Research Papers: Piper and Riser Technology

Effects of Postweld Heat-Treatment on Girth Weld Tensile Property and Microstructure of High-Frequency Electric Resistance Welded Pipe for API X80 Grade Casing Pipe

[+] Author and Article Information
Sota Goto

Steel Research Laboratory,
JFE Steel Corporation,
1-1, Minamiwatarida-cho,
Kawasaki-ku 210-0855, Kawasaki, Japan
e-mail: s-goto@jfe-steel.co.jp

Shunsuke Toyoda

Steel Research Laboratory,
JFE Steel Corporation,
1-1, Minamiwatarida-cho,
Kawasaki-ku 210-0855, Kawasaki, Japan
e-mail: stoyoda@jrcm.jp

Shinsuke Ide

Steel Research Laboratory,
JFE Steel Corporation,
1-1, Kawasaki-cho,
Handa 475-8611, Aichi, Japan
e-mail: s-ide@jfe-steel.co.jp

Yukihiko Okazaki

Products Service & Development Section,
Chita Works,
JFE Steel Corporation,
1-1, Kawasaki-cho,
Handa 475-8611, Aichi, Japan
e-mail: y-okazaki@jfe-steel.co.jp

Kota Nakashima

JFE Steel America, Inc. (Currently, Welded Pipe Plant,
West Japan Works (Fukuyama),
JFE Steel Corporation),
10777 Westheimer, Suite 230,
Houston, TX 77042
e-mail: k-nakashima@jfe-steel.co.jp

1Corresponding author.

Contributed by the Ocean, Offshore, and Arctic Engineering Division of ASME for publication in the JOURNAL OF OFFSHORE MECHANICS AND ARCTIC ENGINEERING. Manuscript received November 2, 2016; final manuscript received May 10, 2018; published online June 13, 2018. Assoc. Editor: Myung Hyun Kim.

J. Offshore Mech. Arct. Eng 140(5), 051707 (Jun 13, 2018) (7 pages) Paper No: OMAE-16-1131; doi: 10.1115/1.4040289 History: Received November 02, 2016; Revised May 10, 2018

The girth weld tensile properties of API X80 grade high-frequency electric resistance welded (HFW) steel pipe for surface casing with the chemical composition of 0.05C–1.6Mn–0.06Nb (mass %) and the diameter of 558.8 mm and wall thickness of 25.4 mm were investigated by simulated postweld heat-treatment (PWHT). The tensile specimens taken from girth butt welded pipe were heat-treated under the conditions of 625 °C × 2 h and 675 °C × 2 h in an air furnace in order to simulate PWHT of casing products. The result of the girth weld tensile test of the heat-treated specimens showed that yield strength and tensile strength decreased very little and these properties sufficiently satisfied the API X80 specification. The change in strength due to heat treatment was discussed based on microscopic observation of the submicrostructures of the base metal by the electron back-scattered diffraction (EBSD) technique, transmission electron microscopy, X-ray diffraction (XRD), and the extraction residue precipitate classification method. The authors concluded that the fine NbC with a diameter of 12–18 nm, which precipitated during the heat treatment, prevented the decrease of strength due to the slight grain growth and dislocation recovery associated with PWHT. Additionally, the effect of PWHT conditions was evaluated by using small-scale laboratory specimens obtained from the base metal. Tensile properties were summarized as a function of the tempering parameter. As a result, strength remained almost constant at the tempering parameter equivalent to the PWHT conditions of 625 °C × 16 h.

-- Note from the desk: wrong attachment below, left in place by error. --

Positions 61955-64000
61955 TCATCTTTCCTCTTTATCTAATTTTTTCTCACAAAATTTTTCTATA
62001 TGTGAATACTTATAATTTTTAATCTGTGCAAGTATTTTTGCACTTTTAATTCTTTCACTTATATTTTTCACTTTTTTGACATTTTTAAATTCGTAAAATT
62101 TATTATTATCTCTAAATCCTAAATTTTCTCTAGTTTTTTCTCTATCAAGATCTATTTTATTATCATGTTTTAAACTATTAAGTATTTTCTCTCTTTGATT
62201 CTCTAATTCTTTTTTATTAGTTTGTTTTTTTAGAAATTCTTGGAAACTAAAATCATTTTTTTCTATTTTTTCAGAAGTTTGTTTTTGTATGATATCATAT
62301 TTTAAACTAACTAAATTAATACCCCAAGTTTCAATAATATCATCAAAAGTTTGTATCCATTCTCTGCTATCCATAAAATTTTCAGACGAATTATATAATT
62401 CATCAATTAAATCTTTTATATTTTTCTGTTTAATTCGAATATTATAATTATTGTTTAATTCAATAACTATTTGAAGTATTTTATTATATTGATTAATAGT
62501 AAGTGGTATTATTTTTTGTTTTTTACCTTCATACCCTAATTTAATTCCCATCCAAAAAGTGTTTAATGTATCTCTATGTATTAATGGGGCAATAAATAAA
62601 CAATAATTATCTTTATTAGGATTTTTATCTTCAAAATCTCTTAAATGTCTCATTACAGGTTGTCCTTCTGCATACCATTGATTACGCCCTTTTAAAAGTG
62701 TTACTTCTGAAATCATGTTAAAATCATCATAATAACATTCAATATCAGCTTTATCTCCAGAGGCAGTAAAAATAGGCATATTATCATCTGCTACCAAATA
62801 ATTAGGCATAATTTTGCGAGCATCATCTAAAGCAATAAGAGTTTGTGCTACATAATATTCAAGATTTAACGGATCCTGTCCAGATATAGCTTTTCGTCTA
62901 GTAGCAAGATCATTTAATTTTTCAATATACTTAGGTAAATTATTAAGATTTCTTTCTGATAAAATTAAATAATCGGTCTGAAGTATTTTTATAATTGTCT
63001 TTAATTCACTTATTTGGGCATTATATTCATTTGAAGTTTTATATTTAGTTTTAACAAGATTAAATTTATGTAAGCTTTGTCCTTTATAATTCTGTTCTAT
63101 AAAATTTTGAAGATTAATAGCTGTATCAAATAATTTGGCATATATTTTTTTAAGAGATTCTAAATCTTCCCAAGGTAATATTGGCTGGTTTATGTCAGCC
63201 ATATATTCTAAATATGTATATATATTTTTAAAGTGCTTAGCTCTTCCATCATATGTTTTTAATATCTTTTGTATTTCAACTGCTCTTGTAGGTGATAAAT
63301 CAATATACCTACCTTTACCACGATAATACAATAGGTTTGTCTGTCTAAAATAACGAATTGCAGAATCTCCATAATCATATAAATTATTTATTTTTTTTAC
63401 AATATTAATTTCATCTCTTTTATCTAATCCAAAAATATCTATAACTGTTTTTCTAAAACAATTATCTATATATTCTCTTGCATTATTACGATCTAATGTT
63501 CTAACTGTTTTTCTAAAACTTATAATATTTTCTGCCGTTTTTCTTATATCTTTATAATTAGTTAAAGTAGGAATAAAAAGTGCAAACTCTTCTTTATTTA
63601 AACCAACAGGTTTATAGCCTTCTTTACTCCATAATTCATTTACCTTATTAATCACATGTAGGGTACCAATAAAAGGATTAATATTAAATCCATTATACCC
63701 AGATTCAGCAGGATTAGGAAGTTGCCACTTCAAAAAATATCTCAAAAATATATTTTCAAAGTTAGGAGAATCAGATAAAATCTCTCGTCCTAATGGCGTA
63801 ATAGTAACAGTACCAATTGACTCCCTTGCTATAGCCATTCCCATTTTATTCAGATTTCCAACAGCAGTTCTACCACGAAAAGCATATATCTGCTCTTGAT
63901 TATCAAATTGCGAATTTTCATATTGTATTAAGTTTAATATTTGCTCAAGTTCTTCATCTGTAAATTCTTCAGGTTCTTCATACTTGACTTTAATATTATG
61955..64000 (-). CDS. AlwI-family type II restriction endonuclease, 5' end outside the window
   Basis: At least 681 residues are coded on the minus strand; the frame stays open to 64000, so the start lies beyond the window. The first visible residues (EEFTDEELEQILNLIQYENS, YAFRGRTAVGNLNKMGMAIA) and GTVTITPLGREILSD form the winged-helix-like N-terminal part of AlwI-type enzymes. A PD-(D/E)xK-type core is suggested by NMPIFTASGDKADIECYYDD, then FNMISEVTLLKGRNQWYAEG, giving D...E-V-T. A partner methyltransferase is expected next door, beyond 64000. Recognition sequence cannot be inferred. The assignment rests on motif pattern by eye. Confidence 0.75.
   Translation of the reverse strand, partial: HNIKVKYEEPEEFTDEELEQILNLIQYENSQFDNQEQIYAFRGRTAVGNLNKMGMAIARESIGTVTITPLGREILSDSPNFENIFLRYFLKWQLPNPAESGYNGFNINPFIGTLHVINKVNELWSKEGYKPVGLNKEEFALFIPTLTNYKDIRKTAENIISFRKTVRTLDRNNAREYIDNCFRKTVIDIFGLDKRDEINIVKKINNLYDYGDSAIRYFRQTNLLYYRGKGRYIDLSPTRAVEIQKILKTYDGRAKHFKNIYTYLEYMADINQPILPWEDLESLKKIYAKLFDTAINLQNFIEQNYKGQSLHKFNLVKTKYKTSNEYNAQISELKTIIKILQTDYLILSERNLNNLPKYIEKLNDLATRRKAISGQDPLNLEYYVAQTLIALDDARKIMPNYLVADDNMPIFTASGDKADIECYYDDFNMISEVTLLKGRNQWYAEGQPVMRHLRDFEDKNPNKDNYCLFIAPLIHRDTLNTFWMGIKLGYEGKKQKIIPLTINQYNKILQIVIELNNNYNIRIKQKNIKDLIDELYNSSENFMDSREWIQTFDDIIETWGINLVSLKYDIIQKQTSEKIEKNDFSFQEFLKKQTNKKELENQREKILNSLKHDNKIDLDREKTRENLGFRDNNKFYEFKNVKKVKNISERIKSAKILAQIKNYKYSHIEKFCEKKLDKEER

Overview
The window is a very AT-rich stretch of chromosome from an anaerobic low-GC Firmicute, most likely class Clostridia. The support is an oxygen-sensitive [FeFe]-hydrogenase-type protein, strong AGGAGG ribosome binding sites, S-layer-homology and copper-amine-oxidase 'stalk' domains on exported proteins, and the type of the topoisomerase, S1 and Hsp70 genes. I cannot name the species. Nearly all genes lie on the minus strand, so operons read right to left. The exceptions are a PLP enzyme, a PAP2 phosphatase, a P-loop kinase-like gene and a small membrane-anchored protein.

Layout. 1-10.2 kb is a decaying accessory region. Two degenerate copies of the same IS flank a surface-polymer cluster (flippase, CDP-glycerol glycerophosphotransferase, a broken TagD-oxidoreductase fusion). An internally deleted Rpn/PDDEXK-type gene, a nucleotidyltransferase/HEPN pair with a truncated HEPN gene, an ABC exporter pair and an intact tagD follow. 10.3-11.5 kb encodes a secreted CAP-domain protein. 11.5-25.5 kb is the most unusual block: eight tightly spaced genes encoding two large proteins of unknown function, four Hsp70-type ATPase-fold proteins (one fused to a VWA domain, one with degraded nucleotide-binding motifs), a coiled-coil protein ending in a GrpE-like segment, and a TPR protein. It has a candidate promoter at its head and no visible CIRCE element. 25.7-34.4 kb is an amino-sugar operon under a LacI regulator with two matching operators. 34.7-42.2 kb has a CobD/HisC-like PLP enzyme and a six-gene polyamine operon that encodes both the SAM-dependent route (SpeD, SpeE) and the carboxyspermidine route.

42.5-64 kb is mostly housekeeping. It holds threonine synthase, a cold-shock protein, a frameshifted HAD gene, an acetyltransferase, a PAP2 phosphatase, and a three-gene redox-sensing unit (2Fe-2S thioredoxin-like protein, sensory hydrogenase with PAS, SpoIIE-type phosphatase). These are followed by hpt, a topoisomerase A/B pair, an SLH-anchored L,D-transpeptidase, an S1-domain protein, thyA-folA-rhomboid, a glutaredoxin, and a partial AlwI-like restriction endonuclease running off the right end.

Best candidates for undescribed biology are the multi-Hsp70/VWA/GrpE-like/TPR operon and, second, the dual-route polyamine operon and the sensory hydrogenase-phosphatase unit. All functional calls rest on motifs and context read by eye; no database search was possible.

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Fig. 1

Geometry and dimensions of girth weld tensile test specimen

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Fig. 2

Macrographs of girth weld tensile specimens: (a) as-welded, (b) PWHT 625 °C, and (c) PWHT 675 °C

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Fig. 3

Pretensile and post-tensile hardness profiles of girth weld (heat treatment at 625 °C for 2 h)

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Fig. 4

Relation between stress and strain in girth weld tensile tests

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Fig. 5

Optical micrographs of base metal of specimens: (a) as-welded, (b) heat-treated at 625 °C, and (c) heat-treated at 675 °C

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Fig. 6

Yield strength and tensile strength of base metal as function of tempering parameter with PWHT soaking temperatures of 600 °C, 650 °C, and 700 °C and soaking times of 2 h, 6 h, and 10 h in (a) LD and (b) circumferential direction

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Fig. 7

Transmission electron micrographs of base metal portion of girth weld tensile specimens: (a) with heat treatment at 625 °C for 2 h and (b) before heat treatment

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Fig. 8

Concentration of niobium in NbC precipitates and in solute niobium: (a) before heat treatment, (b) with heat treatment at 625 °C for 2 h, and (c) with heat treatment at 675 °C for 2 h, measured by classifying extraction residue method

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Fig. 9

Cumulative area fraction of grain size defined by misorientation angle of 5 deg or more in before PWHT sample and heat-treated samples

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Fig. 10

Relation between yield strength in girth weld tensile test excluding precipitation hardening (Rt0.5) and square root of dislocation density

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Fig. 11

Yield strength (Rt0.5) and tensile strength (Rm) of girth weld before PWHT, with heat treatment at 625 °C for 2 h, and with heat treatment at 675 °C for 2 h. Estimated yield strength (Rt0.5) and tensile strength (Rm) considering only grain growth and dislocation recovery were shown with broken line.



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